Submarine

Submarine

A 15-year-old boy has two objectives: To lose his virginity before his next birthday, and to stop his mother from leaving his father for her dance teacher. 3.7 out of 5 based on 13 reviews
Submarine

Omniscore:

Certificate 15
Genre Comedy, Drama
Director Richard Ayoade
Cast Sally Hawkins, Paddy Considine, Craig Roberts, Yasmine Paige Noah Taylor
Studio Optimum Releasing
Release Date March 2011
Running Time 97 mins
 

A 15-year-old boy has two objectives: To lose his virginity before his next birthday, and to stop his mother from leaving his father for her dance teacher.

Reviews

The Sunday Times

Cosmo Lansdesman

I know the coming-of-age saga has been done so many times, nobody wants another tale about a tormented, sex-mad teenager, mixing the physically gross and the emotionally gooey. But this is different. Honest. Ayoade has taken the DNA of the coming-of-age tale and created something fresh and very funny.

20/03/2011

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Time Out

Dave Calhoun

...a spirited and warm film debut...

17/03/2011

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The Times

Kate Muir

...a droll, accomplished teenage drama that, as you might expect, celebrates extreme nerdiness.

18/03/2011

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Total Film

Ellen E Smith

Smart and sly, funny and fourth-wall-breaking… but above all, an excruciatingly accurate coming-of-ager. On this evidence, Ayoade could be Britain’s answer to Wes Anderson.

04/03/2011

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Empire Magazine

Dan Jolin

Submarine is, simply, a joy. A joy jostled by the comedy of discomfort, sure, but like early Wes Anderson (a comparison that no doubt makes Ayoade squirm, but his film bears it well), its quirkier and darker tendencies are leavened by the warmth and likability of his characters...

19/03/2011

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The Financial Times

Nigel Andrews

Think Adrian Mole; cross him with Holden Caulfield; add a graft of young Woody Allen... In short: adolescent business as usual. But there is a dour intentness, often very funny, about Oliver’s dramatising diary skills (“a routine search of my parents’ bedroom . . . ”). And for an hour Ayoade, a comedian in his alternative career, mixes zany visual inventiveness and deadpan-perfect tonal holding patterns. Does the story go on too long? Just a bit.

16/03/2011

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The Guardian

Peter Bradshaw

For sheer technique, Ayoade can hardly be faulted, though introducing characters in freezeframe/voiceover is getting to be a cliche. His film is shaped with flair, coolly allowing us to enjoy its unrealities and to savour the suspicion that a thirtysomething's sophistication and cinephilia have been sneakily backdated into a teenager's life to offset his emotional vulnerability: a protective nostalgia.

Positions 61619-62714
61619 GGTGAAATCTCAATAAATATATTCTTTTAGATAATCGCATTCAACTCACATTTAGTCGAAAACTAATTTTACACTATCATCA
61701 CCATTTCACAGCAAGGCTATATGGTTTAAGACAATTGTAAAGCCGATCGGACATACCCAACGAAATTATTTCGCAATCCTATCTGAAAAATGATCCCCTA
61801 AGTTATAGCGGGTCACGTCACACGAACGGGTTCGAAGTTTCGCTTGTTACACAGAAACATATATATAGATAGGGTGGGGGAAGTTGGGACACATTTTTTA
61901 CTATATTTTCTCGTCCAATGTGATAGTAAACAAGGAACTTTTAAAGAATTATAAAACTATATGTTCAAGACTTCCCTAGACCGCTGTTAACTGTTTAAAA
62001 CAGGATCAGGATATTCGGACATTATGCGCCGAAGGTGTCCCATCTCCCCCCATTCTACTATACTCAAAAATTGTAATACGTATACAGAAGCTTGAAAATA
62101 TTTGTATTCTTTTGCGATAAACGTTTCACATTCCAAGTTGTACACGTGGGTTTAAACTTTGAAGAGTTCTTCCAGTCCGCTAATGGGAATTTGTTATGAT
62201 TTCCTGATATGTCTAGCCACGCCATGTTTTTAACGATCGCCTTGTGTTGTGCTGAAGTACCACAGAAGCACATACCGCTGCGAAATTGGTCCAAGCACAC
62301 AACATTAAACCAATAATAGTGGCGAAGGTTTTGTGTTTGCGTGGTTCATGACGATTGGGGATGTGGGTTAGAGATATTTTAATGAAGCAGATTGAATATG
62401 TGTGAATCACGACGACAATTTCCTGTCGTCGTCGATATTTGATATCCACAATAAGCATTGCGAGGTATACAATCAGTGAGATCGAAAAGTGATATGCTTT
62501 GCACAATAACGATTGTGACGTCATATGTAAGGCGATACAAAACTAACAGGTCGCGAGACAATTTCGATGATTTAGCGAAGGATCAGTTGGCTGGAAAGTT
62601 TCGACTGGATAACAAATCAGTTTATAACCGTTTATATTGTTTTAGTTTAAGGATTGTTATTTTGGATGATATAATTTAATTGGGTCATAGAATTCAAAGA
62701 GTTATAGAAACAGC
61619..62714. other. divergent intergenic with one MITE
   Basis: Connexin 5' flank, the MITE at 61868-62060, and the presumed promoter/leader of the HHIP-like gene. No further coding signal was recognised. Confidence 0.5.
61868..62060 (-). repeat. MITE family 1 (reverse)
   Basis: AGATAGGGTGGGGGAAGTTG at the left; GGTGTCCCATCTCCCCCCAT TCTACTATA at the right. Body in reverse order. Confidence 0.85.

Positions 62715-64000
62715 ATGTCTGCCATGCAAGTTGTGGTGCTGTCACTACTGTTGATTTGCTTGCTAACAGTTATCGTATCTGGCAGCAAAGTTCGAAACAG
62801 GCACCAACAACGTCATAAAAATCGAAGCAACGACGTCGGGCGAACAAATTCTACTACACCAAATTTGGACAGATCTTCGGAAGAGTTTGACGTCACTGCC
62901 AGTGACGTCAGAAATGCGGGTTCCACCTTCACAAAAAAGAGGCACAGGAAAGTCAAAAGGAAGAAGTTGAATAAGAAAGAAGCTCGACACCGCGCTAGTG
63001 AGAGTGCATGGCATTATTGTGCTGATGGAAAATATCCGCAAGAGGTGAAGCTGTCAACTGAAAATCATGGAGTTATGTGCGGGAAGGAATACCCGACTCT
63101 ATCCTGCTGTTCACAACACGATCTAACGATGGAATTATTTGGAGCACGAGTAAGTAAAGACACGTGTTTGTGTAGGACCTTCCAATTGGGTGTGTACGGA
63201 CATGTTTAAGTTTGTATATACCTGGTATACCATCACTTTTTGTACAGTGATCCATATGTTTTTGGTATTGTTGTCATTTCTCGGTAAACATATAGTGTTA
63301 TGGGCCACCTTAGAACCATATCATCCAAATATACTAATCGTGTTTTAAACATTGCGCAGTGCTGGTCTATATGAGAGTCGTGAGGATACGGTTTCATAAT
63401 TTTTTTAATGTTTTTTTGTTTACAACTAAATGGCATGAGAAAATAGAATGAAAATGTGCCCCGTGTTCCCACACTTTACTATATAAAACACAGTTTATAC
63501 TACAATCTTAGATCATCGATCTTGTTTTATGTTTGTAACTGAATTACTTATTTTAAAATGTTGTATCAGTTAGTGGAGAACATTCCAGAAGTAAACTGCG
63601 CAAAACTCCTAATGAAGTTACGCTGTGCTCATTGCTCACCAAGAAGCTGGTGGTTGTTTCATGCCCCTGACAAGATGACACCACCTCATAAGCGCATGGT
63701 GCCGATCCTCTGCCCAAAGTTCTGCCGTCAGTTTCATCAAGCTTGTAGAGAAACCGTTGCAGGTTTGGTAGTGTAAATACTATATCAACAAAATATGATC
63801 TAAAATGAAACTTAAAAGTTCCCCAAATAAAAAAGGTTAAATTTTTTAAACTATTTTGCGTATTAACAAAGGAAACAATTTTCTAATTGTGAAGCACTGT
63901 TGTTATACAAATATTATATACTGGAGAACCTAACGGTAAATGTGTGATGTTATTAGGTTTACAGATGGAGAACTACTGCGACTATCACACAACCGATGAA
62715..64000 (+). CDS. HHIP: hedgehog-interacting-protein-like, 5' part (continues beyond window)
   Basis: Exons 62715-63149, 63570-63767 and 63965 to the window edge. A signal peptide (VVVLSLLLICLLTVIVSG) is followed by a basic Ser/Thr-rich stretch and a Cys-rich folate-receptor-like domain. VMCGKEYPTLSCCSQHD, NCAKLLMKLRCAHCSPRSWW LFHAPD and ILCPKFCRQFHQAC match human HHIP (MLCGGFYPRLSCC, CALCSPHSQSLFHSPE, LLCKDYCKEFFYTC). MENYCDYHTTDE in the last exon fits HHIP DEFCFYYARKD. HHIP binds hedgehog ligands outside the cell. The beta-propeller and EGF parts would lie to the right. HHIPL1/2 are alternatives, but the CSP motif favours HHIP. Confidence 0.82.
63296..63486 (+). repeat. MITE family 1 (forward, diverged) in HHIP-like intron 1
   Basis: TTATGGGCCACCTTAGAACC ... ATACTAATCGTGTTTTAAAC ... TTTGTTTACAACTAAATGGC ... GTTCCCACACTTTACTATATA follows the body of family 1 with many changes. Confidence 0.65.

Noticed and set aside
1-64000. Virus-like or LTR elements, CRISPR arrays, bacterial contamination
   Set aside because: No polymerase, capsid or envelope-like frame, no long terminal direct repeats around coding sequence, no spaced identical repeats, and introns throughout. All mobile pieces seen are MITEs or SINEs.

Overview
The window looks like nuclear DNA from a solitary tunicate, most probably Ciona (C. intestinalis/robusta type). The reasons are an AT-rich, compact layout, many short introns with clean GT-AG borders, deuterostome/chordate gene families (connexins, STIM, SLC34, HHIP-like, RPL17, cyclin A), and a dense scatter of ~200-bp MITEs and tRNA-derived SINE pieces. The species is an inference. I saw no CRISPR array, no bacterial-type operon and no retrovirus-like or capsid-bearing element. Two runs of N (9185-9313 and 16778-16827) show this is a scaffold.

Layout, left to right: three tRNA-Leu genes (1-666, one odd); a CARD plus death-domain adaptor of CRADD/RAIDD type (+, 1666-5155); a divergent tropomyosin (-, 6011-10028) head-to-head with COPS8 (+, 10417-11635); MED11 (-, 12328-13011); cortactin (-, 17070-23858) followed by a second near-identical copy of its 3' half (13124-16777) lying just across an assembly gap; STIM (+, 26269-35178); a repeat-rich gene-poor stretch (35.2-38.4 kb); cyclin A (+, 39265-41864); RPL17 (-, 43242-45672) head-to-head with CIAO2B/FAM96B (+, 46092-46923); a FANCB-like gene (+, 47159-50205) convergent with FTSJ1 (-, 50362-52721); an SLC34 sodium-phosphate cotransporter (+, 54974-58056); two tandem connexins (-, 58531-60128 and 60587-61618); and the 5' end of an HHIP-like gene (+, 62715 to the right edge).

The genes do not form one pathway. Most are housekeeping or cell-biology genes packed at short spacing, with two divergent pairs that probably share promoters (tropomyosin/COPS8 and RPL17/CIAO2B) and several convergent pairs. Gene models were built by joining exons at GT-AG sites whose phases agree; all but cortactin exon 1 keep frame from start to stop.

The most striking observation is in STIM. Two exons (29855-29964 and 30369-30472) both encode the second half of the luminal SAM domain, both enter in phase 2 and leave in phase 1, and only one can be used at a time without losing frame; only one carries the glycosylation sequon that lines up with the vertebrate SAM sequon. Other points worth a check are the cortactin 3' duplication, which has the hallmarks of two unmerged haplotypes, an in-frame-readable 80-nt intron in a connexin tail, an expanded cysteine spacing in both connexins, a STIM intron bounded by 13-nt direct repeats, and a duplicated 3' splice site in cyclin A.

17/03/2011

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The Independent on Sunday

Jonathan Romney

What really distinguishes the film is Ayoade's exuberance as a film-maker. He's unashamedly a buff, a New Wave-besotted Francophile who can't resist making any and every in-joke that occurs to him. The result could have been painful, if not for Submarine's grace and perfectionism.

20/03/2011

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The Observer

Philip French

It's a stylish, touching, overly cute film, much influenced by the French New Wave, though capable of nodding towards Nicolas Roeg's Don't Look Now.

20/03/2011

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The Independent

Anthony Quinn

I'm all for a young British film-maker trying to subvert the stock traditions of boy-meets-girl, and Ayoade is clearly unafraid of experiment. But I would have traded all of its new wave dottiness and knowing whimsicality for a few spontaneous laughs.

18/03/2011

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The Daily Mail

Chris Tookey

Because Submarine seems geared more towards middle-aged film critics than real teenagers and fails to deliver fully on its comic potential, it probably won’t be a mainstream hit; but it will deserve a cult following as an artier, British equivalent to 500 Days Of Summer — an eccentric romcom with an original edge.

18/03/2011

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The New Statesman

Ryan Gilbey

There isn't enough material here for a full-length feature film. Ayoade has done inventive work directing music promos and TV comedy. In Submarine, his first film, his judgement isn't always sound. The tone keeps lapsing into tweeness; it is tell­ing that while Oliver contemplates poisoning Jordana's dog, he doesn't go through with the plan as he does in the book...

17/03/2011

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The Daily Telegraph

Sukhdev Sandhu

Submarine is so poised, so studded with good things (Hawkins and Considine are both consistently giggle-inducing), that it may be churlish to pick holes in it. But it’s exactly because Ayoade is such an obvious cinephile, and is so talented, that it’s important to insist that filmmaking this self-consciously stylised and citational will always lack the emotional impact that its director secretly and belatedly craves.

18/03/2011

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